Often times, we find ourselves with two viable options in a situation. We say that we have a 50/50 chance. If Option 1 fails, it means we should have gone with Option 2. This is very, very wrong.
One of my peeves is when people say that they have a 50/50 chance because there are two options. Statistics do not work that way. Your options do not affect the rate of success on your other options. If Option 1 is jumping out of an airplane with a green parachute and Option 2 is jumping out of an airplane with an identical orange parachute, you have a pretty high rate of success either way. If Option 1 is jumping out of an airplane with an anvil and Option 2 is jumping out of an airplane with a safe, you're pretty well screwed either way.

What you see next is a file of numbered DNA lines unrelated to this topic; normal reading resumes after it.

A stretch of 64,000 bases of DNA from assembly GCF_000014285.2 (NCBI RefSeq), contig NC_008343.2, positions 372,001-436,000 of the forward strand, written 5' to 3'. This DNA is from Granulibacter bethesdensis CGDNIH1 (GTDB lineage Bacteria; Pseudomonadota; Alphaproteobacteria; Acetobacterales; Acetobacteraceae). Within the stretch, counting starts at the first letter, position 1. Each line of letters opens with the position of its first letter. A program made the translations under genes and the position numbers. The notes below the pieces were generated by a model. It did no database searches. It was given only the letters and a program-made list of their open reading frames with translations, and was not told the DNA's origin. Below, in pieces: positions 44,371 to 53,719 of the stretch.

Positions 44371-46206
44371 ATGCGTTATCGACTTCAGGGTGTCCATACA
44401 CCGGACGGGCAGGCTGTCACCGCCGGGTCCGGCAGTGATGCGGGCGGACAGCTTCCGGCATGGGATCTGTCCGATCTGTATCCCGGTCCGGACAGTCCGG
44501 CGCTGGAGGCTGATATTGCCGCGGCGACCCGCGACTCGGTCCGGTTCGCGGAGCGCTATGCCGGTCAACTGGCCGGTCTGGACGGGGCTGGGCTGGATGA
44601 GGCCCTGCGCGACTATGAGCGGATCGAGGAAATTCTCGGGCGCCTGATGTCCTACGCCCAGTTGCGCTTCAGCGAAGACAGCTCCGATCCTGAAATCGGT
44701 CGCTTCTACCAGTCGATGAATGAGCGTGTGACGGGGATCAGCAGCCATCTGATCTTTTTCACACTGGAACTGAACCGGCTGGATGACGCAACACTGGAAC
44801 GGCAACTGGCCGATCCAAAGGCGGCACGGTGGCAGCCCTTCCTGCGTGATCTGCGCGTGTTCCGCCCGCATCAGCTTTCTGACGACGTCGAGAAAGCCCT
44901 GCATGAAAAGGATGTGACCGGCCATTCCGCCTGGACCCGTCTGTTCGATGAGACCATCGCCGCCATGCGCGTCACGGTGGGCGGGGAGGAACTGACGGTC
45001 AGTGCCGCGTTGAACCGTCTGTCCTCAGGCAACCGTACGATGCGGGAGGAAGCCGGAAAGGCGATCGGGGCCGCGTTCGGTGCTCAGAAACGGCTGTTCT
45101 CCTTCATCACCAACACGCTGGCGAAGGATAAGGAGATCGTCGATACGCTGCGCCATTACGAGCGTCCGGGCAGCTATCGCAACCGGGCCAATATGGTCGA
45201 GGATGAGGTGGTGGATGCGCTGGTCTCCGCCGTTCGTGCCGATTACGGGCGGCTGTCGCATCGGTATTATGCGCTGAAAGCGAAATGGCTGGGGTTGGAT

A similar issue comes with determining the results of a given action. I jump out of a tree. Either I die or I don't. 50/50. Wrong!
50/50 means that there is an equal likelihood between the two options. Jumping out of a 10-foot tree. The chance of death is not 50%; it is much lower. Jumping out of a 100-foot tree, the chance of death is well above 50%.
This is an issue I find more in speech than writing, but it still stands. Think about what you say. It doesn't always mean what you think it does. If you can take the time to plan and construct your words while writing, take the time to find out what your words really mean.